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Wednesday, 29 January 2014

Rotting from the core

Last October I wrote:

Which is why I see the whole of Apple going the same way.  In the latest reported figures, sales are up, but margins are down.  Increased sales are mostly of the iPhone 5C, a model designed for mass sales in the Chinese market, but net margins have fallen below 35%: still eye-wateringly high but decreasingly rapidly.  The number of fools willing to pay over the odds for so-so technology has its limits, and the Chinese appear to fall outside that category.

My forecast for Apple is that their ability to screw more money from a fairly limited product range is not going to be enough to sustain the current Market Cap.  In the long term we are all dead, but in 2014 expect the maggots to show in the Apple share price.

Yesterday shares in Apple fell close to 9% in after-hours trading after the firm reported flat profits of $13.1bn (£7.9bn) during the quarter ending 28 December. iPod sales have dipped: 52% down on this time last year, with further drops expected.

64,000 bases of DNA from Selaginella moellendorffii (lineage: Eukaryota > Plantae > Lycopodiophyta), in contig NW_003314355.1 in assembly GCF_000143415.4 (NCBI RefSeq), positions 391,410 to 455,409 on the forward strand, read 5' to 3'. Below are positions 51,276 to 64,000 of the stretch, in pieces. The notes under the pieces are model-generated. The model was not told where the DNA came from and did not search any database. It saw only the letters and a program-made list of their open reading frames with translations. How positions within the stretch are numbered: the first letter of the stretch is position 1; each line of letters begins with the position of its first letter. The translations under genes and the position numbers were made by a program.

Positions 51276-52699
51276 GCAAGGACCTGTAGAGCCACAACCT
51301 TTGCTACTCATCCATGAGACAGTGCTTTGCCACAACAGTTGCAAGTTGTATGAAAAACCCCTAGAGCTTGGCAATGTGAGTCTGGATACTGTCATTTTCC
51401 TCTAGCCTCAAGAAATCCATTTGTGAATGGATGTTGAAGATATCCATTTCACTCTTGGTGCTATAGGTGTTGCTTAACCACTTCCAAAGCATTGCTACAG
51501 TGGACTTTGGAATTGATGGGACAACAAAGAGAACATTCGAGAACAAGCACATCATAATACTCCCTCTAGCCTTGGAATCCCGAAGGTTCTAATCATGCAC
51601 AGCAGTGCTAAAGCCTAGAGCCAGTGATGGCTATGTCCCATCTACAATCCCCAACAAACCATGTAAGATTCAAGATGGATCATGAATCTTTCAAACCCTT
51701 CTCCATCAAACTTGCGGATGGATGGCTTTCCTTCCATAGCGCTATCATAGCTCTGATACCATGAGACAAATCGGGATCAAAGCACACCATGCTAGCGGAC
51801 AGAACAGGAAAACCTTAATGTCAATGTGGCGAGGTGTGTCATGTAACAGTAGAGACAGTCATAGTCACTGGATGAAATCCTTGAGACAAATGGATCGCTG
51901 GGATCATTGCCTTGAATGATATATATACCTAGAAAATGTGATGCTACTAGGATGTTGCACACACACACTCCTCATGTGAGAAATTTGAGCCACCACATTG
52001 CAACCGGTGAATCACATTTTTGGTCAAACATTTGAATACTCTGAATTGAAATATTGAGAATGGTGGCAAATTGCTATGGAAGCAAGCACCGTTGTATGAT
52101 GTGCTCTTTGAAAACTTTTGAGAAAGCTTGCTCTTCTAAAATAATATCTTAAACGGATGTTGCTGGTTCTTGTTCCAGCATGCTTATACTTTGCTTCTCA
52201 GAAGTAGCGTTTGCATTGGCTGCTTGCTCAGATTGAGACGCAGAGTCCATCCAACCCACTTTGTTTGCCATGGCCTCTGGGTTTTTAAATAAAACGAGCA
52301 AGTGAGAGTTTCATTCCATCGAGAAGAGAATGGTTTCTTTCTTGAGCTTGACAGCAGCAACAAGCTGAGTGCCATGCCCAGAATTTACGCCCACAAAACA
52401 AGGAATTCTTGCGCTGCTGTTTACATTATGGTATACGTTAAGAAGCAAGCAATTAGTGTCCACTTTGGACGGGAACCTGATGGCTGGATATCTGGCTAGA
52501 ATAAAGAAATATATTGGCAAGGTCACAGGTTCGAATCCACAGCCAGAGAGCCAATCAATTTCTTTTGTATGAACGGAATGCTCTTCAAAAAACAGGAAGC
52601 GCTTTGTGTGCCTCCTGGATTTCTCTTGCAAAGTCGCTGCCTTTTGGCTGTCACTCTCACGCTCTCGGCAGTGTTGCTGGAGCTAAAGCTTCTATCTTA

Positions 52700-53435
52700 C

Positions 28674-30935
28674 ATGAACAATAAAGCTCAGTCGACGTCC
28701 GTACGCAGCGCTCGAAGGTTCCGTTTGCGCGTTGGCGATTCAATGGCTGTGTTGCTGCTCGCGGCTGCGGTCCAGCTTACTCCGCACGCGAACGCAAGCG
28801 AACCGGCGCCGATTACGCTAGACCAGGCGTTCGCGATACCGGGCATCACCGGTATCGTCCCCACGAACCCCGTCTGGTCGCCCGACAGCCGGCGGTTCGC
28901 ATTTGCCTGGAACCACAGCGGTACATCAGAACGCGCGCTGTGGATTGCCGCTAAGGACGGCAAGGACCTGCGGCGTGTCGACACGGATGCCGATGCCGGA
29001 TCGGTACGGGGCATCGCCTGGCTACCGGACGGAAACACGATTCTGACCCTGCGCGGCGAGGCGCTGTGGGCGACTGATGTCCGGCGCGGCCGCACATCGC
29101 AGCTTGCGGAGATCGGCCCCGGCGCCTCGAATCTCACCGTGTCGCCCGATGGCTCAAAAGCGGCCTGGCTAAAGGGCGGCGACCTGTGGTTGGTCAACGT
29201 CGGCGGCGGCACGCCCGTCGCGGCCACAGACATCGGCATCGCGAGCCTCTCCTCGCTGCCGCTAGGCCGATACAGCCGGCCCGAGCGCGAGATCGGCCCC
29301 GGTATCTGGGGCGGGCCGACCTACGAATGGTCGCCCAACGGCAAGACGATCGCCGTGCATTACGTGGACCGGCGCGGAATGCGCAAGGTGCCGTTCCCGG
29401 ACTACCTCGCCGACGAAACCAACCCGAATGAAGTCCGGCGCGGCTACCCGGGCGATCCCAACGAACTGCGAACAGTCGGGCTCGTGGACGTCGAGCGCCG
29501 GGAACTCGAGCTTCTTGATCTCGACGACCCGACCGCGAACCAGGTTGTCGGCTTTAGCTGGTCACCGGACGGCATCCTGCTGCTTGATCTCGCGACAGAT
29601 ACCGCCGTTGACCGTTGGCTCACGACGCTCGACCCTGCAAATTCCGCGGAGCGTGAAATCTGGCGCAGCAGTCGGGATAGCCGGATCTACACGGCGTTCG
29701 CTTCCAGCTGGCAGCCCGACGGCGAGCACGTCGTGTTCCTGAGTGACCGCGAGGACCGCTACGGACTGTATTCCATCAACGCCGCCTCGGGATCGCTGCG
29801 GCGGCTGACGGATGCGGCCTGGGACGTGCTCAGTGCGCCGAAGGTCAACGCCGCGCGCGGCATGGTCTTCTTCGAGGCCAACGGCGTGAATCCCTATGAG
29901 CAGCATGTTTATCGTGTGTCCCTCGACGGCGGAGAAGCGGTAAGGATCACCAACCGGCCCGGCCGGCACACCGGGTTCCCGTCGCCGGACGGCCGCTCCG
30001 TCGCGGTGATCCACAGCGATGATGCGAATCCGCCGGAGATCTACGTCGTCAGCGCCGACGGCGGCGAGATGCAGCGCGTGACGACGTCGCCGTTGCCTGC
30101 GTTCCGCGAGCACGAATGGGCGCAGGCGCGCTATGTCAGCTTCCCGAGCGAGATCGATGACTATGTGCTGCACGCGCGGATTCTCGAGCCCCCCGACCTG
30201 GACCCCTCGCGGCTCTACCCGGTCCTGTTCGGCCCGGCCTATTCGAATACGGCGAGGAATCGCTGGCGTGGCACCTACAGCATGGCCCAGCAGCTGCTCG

I keep telling people, that technology is just a tool, like a screwdriver, and fancy design is never going to get the *entire* population of the USA to spend over the odds to the tune of $1,000 (i.e. $1,000 *more* than they would otherwise have spent), which is what you need to justify a $455 billion market cap, after deducting the $150 billion pile of cash.

To put that in perspective, total iPod sales ever was 350 million.  At $40 profit per unit, call that $30 after tax (all my guesses), that would have been $10 billion of shareholder value, give or take a bit.  Hard to see where the future value that give a current discounted value of $455 billion are going to come from. If we have to wait a year, then that future dividend stream has to have a value next year of $500 billion. Personally, I don't see it happening.

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